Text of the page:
Paper Prototyping: User Testing Right Out of the Box
Kevin, UX designer at our Toronto office, loves paper prototyping and finds it very worthwhile. Actually, it goes back to his childhood:
I was obsessed with cardboard as a kid. I could build anything.
Forts, trucks, spaceships… Swords were definitely a favourite.
Cardboard was a medium I could use to build whatever I wanted. More importantly, I could build it QUICKLY.
With some questionably safe exacto-knifing, a door appeared in a large box that became a fort, a spaceship got flaps and hatches, or the cardboard sheet turned into He-Man’s Power Sword.
It was fast.
It was cheap.
It was easy.
But I think the best part was when I held the finished product in my hand.
I could climb into the fort and shut the door. I could lift the spaceship and it would fly. I could challenge my friends with my freshly forged cardboard sword. For many reasons, the latter was my favourite.
My friends and I would wage war on each other with our corrugated creations. Inevitably they would break — so it was into the recycling bin for the weapons and back to the drawing board for us. We’d spend hours reinforcing this piece, cutting off that part, and then back into the fray we went.
So, I guess it isn’t shocking that I love paper prototyping.
I was introduced to paper prototyping in my Interactive Multimedia post-grad at Sheridan College. In one of our first UX classes, our instructor showed us how quickly we could create an app with a marker and a notepad.
I was hooked.
I had a preconceived notion about design being a long, drawn-out process with rough drafts, concepts, approvals, etc. This approach did away with all that. All that mattered was finding the best way for the user to accomplish a specific goal.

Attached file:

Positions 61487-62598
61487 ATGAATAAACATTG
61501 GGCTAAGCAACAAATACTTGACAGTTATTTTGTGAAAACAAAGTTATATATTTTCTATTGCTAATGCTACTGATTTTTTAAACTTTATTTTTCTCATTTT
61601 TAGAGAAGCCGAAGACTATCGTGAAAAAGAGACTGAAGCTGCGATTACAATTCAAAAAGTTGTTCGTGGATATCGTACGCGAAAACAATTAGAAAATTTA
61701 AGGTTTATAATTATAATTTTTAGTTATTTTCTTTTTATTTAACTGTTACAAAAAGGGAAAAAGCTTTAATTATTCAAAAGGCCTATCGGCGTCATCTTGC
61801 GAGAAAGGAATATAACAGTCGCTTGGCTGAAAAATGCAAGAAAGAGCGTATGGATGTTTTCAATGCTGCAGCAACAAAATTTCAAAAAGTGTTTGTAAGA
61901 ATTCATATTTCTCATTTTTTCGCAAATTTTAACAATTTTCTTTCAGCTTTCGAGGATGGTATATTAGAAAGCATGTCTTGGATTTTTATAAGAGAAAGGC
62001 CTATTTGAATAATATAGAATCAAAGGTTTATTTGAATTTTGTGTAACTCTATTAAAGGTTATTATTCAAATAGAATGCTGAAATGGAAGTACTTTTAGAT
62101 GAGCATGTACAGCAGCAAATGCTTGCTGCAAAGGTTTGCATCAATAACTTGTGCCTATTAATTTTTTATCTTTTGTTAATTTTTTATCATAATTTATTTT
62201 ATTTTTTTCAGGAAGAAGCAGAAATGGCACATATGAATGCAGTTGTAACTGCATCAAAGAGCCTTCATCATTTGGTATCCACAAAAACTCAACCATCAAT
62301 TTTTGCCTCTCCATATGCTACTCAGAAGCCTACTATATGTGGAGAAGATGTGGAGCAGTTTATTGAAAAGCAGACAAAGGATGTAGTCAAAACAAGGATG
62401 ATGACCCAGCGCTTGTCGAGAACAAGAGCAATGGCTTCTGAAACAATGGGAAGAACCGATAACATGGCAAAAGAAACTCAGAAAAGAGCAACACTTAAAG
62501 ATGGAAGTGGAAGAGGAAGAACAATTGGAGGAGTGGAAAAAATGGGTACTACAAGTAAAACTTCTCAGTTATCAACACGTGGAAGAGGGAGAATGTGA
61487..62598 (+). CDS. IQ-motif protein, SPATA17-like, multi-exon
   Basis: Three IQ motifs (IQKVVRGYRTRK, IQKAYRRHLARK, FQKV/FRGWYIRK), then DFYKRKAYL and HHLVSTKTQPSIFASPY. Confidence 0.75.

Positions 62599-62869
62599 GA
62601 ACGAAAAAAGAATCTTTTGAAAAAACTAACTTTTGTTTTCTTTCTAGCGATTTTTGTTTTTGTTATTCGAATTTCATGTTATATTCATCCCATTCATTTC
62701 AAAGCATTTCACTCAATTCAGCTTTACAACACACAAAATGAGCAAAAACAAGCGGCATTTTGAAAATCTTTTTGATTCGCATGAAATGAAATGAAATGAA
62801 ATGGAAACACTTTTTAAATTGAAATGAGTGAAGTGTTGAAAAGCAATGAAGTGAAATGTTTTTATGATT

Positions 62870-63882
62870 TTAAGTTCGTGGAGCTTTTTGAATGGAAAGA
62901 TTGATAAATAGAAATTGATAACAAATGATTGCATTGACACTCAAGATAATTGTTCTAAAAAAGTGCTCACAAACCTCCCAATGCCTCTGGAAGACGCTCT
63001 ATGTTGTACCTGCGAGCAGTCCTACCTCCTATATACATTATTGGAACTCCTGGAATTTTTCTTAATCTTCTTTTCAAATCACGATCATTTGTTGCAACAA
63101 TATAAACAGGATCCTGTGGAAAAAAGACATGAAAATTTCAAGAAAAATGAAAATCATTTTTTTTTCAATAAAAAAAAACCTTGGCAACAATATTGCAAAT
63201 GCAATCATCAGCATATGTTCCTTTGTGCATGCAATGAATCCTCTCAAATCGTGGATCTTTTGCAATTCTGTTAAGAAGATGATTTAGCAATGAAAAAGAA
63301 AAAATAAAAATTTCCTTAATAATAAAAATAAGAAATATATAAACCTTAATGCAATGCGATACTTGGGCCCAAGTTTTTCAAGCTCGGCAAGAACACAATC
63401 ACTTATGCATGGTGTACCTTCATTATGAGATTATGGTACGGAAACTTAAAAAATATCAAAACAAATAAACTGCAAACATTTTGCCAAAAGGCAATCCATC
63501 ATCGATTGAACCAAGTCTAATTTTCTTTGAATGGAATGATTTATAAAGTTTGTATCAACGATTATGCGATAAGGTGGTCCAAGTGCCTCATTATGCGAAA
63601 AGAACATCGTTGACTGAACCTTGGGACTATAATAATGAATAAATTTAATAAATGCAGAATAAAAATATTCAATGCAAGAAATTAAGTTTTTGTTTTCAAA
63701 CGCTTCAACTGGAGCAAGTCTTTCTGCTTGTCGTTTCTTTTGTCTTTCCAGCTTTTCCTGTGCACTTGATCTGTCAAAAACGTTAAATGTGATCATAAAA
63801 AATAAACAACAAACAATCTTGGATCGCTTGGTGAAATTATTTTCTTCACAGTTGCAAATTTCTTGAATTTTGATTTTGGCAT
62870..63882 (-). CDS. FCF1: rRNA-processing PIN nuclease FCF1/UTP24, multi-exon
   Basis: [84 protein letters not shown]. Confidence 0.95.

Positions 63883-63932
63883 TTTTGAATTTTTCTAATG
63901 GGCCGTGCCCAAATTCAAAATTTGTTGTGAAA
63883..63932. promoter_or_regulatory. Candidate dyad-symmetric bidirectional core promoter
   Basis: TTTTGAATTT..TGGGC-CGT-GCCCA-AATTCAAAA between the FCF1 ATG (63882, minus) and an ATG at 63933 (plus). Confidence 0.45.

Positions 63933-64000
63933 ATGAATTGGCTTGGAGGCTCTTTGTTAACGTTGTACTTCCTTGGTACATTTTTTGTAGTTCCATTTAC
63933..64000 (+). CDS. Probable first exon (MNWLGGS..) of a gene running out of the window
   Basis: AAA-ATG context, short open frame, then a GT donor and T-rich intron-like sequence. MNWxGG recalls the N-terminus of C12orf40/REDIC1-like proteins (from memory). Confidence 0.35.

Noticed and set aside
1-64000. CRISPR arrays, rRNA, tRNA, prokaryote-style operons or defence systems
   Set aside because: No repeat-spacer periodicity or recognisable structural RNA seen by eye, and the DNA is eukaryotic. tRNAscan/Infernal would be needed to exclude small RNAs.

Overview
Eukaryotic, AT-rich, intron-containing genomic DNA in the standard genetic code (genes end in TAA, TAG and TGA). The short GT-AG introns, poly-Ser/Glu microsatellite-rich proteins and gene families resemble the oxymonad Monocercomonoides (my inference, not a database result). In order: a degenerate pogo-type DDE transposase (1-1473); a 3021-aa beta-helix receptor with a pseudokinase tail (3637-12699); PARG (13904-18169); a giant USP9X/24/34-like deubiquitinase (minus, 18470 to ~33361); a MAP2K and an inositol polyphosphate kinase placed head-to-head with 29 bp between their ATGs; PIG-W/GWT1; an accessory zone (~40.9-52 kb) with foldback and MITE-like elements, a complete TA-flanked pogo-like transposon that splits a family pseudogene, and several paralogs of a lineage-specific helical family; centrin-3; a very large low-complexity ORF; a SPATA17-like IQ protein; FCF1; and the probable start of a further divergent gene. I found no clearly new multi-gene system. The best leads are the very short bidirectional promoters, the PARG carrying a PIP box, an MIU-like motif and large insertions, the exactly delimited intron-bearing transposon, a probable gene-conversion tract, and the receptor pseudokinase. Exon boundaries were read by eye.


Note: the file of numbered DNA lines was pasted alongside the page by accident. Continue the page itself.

So, what is a paper prototype?
A paper prototype is a disposable design that is built to solve a problem. It is a series of frames roughly drawn out in such a way as to represent an application at its most basic level. When you’re creating a paper prototype, you’re building the interaction — not focusing on the design.
Each page represents a different screen or step in a flow. So if you were creating a prototype for a registration process, you might do something like this:
Screen 1: Welcome Screen
Screen 3: Name, profile picture, age, bio, location, phone number
Screen 4: Thank you
Screen 5: Application home page
There, you’ve got a basic flow. Each page gets only the essential elements it needs — buttons, text, a quick shape to represent an illustration. Now it’s time to test it.
Your first “test” is when you, yourself, are creating it. When you’re holding a paper prototype, you can feel it in your hand. Take yourself through the whole flow, interacting with the prototype as you would with a real device. Each time you tap a button, swap out the current screen for the next one that you’d expect in the flow. Repeat the process until you’re comfortable with how everything is coming together.
Now, grab some extra materials and find some users to test your prototype.
Show users your prototype. Ask them to interact with it. As they tap, scroll and swipe, bring in the next piece of paper. You are the operating system. At the same time, you get to see the problems the users are having.
Between each user test, go through your flow again. Find the screens your users had trouble with. Pull them out. Break them down. Simplify. Scribble out a new screen and swap it in. Does it make sense? Do you need to adjust any other screens because of this change? Now, test it again.
The beauty of this approach is how quickly you can add and remove elements. Paper prototypes don’t need to be uploaded or deployed. They don’t rely on internet access and they don’t crash. They help find problems in real-time with very little time and cost outlays.
So grab a marker and a notepad and get started!